Friends (well, not any more) would make fun of me. One time, in particular, I had wrote a quirky feminist poem. I was so scared to get on stage and perform it. I stumbled a bit, but I got up there and did it. After the applause died and I went back to my seat. She kept taunting me and laughing at the words I wrote. I sat there, confused. Wondering why was it so funny to overcome your fears and have the courage to say something, even if it sounded stupid to her. Why had she had to kill my moment? But, people like her, individuals who don’t have courage to fuck up, don’t have the persistence to keep at it, even though you’ve failed a hundred times just don’t get people like me or you.

I thought I valued myself, but I hadn’t. Not at all. I never saw myself as a writer. A creative. A creator. An artist. I deemed myself as someone who wrote words. Why? Everyone could write words. I made myself plain. Regular. I boxed myself in with the ‘normal’ people. The one’s who didn’t have any special abilities. I’d been told so many times that I wasn’t special that I started to believe them. I was the person who hadn’t spoke because it’d make people feel uncomfortable. There were stories I hadn’t wrote because I was afraid to stir the pot, make waves. Because of all the restrictions and limits I placed on myself, I became a drone.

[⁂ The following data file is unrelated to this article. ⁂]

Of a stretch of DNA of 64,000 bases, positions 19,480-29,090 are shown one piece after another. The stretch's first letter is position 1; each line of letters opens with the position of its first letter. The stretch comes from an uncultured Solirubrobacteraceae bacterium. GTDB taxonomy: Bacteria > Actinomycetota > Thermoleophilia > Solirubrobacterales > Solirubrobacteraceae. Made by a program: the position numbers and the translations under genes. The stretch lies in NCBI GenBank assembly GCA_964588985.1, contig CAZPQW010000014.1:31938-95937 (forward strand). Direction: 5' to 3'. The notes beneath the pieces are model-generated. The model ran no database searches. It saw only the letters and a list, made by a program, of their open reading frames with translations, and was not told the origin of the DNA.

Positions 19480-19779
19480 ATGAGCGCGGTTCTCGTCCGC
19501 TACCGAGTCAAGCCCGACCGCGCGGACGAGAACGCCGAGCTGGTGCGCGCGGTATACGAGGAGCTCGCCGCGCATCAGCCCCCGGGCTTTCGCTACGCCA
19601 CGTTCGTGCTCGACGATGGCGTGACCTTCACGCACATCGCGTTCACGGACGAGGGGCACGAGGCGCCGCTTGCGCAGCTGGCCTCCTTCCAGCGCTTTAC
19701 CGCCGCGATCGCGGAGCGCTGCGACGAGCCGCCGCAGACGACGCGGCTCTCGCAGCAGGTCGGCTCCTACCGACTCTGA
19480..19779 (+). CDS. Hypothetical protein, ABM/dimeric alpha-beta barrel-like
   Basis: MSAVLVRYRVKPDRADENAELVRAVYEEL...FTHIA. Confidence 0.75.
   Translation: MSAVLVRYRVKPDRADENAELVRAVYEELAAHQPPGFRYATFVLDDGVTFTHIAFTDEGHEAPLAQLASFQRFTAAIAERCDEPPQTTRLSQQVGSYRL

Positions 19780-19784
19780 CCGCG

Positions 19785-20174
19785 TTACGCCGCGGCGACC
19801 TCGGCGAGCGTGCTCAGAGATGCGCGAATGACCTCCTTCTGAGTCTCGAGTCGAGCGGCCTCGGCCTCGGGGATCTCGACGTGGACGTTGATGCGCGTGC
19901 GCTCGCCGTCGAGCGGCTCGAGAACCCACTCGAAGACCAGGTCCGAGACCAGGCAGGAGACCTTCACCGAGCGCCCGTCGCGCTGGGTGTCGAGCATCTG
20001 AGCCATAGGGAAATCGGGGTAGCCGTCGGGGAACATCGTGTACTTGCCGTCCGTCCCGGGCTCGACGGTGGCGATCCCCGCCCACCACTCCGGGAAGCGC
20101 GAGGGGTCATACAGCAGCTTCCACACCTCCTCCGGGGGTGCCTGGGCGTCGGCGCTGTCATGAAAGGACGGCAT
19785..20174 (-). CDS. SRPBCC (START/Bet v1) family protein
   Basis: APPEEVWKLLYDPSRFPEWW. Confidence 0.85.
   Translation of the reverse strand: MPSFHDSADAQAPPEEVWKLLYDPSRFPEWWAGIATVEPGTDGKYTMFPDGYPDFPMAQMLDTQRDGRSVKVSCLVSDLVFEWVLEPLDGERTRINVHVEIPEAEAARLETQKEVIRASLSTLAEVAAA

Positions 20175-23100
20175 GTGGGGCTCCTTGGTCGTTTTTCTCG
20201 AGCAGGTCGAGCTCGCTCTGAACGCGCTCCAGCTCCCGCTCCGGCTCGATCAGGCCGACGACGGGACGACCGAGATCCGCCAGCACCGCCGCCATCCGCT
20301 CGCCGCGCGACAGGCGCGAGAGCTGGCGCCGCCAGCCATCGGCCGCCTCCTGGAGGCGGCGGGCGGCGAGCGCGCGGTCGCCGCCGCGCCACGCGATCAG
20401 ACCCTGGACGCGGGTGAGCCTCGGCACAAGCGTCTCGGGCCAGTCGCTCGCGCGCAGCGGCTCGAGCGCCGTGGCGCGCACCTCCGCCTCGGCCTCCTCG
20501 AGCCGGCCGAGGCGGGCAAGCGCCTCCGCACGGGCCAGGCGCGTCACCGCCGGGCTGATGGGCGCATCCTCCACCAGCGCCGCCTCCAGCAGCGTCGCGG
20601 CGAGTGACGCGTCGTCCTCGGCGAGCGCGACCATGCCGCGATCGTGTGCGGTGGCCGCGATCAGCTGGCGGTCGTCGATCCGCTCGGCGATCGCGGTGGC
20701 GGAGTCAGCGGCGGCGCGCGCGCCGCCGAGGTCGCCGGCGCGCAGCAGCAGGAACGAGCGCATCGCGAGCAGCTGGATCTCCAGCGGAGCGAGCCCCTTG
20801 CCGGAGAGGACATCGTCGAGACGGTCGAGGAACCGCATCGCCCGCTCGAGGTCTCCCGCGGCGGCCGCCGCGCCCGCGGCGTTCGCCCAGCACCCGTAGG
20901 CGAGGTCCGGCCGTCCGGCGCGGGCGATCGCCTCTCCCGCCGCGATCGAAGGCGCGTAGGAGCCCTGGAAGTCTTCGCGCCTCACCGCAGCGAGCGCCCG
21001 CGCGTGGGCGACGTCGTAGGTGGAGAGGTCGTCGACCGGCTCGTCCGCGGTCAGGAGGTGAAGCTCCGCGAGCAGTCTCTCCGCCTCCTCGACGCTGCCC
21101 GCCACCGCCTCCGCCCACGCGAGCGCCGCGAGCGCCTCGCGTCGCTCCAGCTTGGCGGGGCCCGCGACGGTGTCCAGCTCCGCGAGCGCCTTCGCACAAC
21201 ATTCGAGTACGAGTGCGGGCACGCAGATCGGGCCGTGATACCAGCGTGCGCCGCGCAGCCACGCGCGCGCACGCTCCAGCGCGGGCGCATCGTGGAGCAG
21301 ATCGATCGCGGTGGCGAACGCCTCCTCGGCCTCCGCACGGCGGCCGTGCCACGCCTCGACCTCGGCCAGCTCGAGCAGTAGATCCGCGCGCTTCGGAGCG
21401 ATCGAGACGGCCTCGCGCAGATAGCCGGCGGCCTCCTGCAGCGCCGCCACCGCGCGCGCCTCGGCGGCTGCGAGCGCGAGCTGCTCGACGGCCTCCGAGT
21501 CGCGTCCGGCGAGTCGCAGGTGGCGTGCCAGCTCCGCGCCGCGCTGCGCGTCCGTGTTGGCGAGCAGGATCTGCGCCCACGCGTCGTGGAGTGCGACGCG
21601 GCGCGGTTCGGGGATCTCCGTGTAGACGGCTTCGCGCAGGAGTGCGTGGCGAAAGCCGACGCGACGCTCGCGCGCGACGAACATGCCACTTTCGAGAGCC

The difference was that the inside hadn’t matched the outside which created turmoil like no other. I was fighting a silent battle that no one saw or heard. One that almost destroyed me. And, I am the only one to blame for that. But no one told me that I could be me. That it was okay to be unapologetic in my very own skin. I was always told to put on a face, be the bigger person, do what you gotta do to survive. And, I never questioned it. I watched the women in my life crumble because of that norm. They’d gone through the same battle as I was and suppressed it. They were stuck. I hadn’t and I don’t want to be stuck like my grandmother. Like my mom. Like my aunts. And my cousins.

I wanted to be free. Free of constraints.